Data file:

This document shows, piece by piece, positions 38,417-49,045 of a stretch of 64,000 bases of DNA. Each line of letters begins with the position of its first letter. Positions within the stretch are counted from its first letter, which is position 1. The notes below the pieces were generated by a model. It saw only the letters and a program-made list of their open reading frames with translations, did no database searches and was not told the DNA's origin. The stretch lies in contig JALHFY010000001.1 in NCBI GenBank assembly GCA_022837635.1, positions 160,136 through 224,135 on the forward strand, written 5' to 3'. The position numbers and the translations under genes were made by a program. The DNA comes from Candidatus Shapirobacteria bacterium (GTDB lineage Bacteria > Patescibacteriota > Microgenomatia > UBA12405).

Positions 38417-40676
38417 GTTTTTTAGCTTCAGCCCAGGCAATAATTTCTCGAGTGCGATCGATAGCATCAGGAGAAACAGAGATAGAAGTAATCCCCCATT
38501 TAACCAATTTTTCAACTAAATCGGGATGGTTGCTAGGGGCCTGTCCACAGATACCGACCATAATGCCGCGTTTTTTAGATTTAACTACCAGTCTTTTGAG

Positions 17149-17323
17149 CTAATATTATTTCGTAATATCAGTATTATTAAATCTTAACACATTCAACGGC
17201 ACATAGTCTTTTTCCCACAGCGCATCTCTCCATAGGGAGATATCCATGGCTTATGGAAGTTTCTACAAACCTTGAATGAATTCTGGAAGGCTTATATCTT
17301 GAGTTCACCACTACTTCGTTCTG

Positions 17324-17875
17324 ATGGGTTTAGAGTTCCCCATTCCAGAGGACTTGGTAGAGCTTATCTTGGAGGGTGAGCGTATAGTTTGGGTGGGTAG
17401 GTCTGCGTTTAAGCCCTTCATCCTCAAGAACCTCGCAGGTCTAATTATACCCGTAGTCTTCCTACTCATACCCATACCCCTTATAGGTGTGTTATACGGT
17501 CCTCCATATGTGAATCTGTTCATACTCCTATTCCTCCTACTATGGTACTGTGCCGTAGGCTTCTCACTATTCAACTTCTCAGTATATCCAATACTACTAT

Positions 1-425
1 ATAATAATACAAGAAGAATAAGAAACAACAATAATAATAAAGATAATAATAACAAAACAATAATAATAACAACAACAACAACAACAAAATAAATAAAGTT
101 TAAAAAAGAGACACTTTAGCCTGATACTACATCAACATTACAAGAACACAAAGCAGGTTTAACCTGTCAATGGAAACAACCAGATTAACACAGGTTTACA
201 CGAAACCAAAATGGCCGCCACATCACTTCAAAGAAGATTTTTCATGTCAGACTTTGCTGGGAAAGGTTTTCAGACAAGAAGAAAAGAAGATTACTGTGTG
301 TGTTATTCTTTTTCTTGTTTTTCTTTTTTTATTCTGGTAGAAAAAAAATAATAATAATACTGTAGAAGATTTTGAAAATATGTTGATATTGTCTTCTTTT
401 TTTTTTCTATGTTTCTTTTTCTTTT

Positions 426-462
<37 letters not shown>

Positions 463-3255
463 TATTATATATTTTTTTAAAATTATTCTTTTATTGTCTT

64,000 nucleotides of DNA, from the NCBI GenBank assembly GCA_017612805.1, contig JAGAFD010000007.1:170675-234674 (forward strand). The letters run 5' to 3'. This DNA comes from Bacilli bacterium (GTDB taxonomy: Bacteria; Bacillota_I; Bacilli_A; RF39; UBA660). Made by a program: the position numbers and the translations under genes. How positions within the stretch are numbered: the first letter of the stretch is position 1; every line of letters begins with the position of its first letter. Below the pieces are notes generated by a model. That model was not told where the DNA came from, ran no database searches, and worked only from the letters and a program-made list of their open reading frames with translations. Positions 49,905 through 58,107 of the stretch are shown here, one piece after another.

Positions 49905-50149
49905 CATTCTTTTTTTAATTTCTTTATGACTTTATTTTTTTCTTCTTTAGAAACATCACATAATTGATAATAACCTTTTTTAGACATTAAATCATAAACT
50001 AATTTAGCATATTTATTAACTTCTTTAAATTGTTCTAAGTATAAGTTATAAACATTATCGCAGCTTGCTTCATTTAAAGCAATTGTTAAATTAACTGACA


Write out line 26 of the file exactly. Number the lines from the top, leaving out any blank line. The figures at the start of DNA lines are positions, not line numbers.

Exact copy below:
50001 AATTTAGCATATTTATTAACTTCTTTAAATTGTTCTAAGTATAAGTTATAAACATTATCGCAGCTTGCTTCATTTAAAGCAATTGTTAAATTAACTGACA